The 1981 Canadian GP: Jacques Laffite Wins, but Gilles Villeneuve Steals the Show

Updated on February 27, 2020
Oivas Namok profile image

F1 Enthusiast | Michael Schumacher Fan | Grown to Respect Ayrton Senna | Discovering Past Masters in F1 | Amazed by F1 Cars!

Who Is Gilles Villeneuve?

Source

Starting with the obvious question sometimes does a disservice to those whose staus is that of a legend, and Gilles is one of them. To a die-hard fan, he was one of the greats to race in F1, getting through unthinkable situations. He was the father of Jacques Villeneuve, the 1997 F1 champ. To an F1 enthusiast, he was just another driver who took out his Ferrari and often surprised his teammate, by doing things that his teammate did not know the car could do, let alone the rest of the field.

Well, in short, Gilles was all of the above and more, and cared very little about others when he had the steering in his hands. Gilles, a Canadian, debuted in F1 in 1977 with the McLarens. He then moved on to Ferrari in 1978 and remained with the team until the end of his career in 1982. In 1979 he came close to winning the title and was second by just four points.

While winning was one of the main parameters, it was also what Gilles could do other than winning that made him super-popular. For example, qualifying over ten seconds faster than the others, or racing without visibility. We will look at the latter example in this article.

So, let’s go.

Did You Know?

In the season-ending 1979 US GP, Gilles scorched a rain-soaked Friday practice. His time was about 11 seconds faster than any other driver on the field.

Jody Scheckter, the 1979 F1 champ, who was the teammate and second-place man on that day, thought that he would be the fastest until he saw Gilles’ time. Jody said he could not understand how that was even possible!

The 1981 Canadian Grand Prix

The Grand Prix started on a wet track, where the rains refused to taper off. Most of the race was under cloud cover, and the race continued driven by gladiators who refused to stop. To race on a wet track is so unlike the F1 in 2019 (I digress).

So, getting back to the 1981 Canadian GP, the race saw many ups and downs with the top spot claimed by Alan Jones, Alain Prost, Nelson Piquet, Jacques Laffite, Gilles and many others at different points; which is an expected situation on a wet track. But the real challenge was to stay ahead in the changing conditions. Few of the front runners crashed out while the others prevailed.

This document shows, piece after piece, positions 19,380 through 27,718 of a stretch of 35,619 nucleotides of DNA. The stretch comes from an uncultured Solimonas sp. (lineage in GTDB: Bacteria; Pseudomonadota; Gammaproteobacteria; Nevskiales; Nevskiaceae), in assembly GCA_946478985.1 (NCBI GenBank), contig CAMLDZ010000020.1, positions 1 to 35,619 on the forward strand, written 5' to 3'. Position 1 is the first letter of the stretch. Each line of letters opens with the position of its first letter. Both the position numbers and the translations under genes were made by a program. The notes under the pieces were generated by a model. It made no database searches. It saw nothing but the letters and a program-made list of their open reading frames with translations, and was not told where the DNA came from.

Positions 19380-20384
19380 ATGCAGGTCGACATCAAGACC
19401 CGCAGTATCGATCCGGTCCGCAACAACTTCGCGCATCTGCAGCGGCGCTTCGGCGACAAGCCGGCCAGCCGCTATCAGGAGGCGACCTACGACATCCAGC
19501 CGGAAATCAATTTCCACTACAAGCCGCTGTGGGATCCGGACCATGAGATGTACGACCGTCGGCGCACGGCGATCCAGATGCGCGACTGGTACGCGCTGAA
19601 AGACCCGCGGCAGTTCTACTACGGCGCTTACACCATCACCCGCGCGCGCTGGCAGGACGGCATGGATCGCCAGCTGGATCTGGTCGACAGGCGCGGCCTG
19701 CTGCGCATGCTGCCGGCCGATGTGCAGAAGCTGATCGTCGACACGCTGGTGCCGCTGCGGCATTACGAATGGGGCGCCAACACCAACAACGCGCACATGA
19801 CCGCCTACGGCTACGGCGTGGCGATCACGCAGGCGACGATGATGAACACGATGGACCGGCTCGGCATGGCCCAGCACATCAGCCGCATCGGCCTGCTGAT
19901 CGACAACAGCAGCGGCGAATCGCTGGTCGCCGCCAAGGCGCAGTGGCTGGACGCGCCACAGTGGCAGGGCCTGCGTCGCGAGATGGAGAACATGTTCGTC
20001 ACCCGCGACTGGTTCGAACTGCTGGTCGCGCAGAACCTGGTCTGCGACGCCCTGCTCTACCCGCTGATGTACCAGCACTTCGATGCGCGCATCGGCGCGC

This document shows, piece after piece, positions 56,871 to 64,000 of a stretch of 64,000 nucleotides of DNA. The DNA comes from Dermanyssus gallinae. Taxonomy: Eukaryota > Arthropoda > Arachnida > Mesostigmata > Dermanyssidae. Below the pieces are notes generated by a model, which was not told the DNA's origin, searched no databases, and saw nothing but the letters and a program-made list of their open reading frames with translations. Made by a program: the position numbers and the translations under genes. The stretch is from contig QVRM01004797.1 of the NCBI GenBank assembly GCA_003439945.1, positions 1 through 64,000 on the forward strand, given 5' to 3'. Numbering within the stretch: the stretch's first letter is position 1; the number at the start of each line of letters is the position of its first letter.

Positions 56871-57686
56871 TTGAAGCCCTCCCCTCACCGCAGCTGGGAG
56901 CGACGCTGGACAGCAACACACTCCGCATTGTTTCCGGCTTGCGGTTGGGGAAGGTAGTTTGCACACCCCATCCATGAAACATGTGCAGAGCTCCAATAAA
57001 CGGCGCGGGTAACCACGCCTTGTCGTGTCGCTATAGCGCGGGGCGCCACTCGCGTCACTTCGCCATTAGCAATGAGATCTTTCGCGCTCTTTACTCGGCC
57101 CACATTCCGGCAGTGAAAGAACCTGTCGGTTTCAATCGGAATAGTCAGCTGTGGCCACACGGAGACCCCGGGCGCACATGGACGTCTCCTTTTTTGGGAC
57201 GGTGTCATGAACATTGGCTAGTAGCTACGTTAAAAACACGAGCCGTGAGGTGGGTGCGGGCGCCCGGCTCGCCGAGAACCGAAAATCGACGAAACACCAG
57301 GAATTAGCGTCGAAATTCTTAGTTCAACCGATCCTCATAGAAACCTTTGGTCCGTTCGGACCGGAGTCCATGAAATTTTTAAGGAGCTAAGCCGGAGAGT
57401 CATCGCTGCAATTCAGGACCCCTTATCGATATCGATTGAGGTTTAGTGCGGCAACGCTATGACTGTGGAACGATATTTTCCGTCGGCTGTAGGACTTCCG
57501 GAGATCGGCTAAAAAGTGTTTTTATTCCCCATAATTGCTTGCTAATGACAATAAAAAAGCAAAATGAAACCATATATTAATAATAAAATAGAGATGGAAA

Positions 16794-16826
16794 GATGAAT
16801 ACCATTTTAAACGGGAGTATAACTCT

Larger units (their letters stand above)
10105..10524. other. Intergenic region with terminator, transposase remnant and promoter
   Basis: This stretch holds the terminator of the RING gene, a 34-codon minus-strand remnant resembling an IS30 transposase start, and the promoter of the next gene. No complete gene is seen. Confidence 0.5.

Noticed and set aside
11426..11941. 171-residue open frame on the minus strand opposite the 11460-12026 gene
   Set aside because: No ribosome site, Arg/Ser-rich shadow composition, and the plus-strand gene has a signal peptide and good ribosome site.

Let’s take a look at the race summary.

See that? Gilles does not let go. Visibility or no visibility, he wanted to continue. It’s not like back then, safety regulations were not there, they were indeed there, but Gilles was hardly concerned. The front wing and nose came off, and Gilles managed to stay on track. How many drivers would do that? The odd part is that he doesn’t even pit again for a nose change, something drivers even in the early 90s would do.

So, that’s Gilles in short. I am sure readers are getting a sense of the driver we are discussing over here.

Did You Know?

It was understood that Gilles did not go hammer and tongs against Jody Scheckter in the 1979 championship. As such, he finished the season second behind Jody.

It was 18 years later that his son, Jacques Villeneuve, won the F1 championship in 1997, and in the process became the first and only Canadian to win an F1 title.

Do we have Gilles kind of racers today?

Even if we do, we wouldn’t know. Why? Because under the garb of safety, wet conditions, track debris and other situations call for immediate safety car deployment. In some cases, the races would be stopped. Of course, as a fan we may disagree with the soft handed treatment of drivers today, but then, would we like any of the drivers losing their life on the track? Maybe, not.

Well, for good or bad, that is one of the reasons why we may not find drivers like Gilles, Senna or Schumacher today. All three of the mentioned drivers were great in rain-conditions. We may not even find the next king of the wets, because most races are stopped in wet conditions, aren't they?

But Gilles trumps all drivers. Why? He drove in wet conditions with less visibility, continued when the front wing obstructed view, held the car on track when the front wing broke off, and then took third place in a technically inferior vehicle (because of no front wing). Most of the drivers would have given up or entered the pits for a wing change, but not Gilles. He continued to race and took the podium!

Take a look at a shorter video of the same track:

That’s classic F1. And that’s not a driver but a gladiator!

Back to the Pits

Gilles Villeneuve had many events during his short F1 career which were highly risky, knocking on the doors of crazy. He probably loved it that way. Gilles’ logic-defying, safety-challenging outings were what won him most of his fans. While his career was cut short by accident on the track, much like Senna in 1994 (Gilles’ was far worse, though), he will remain in the collective F1 memory.

Those were the days when gladiators drove F1 cars!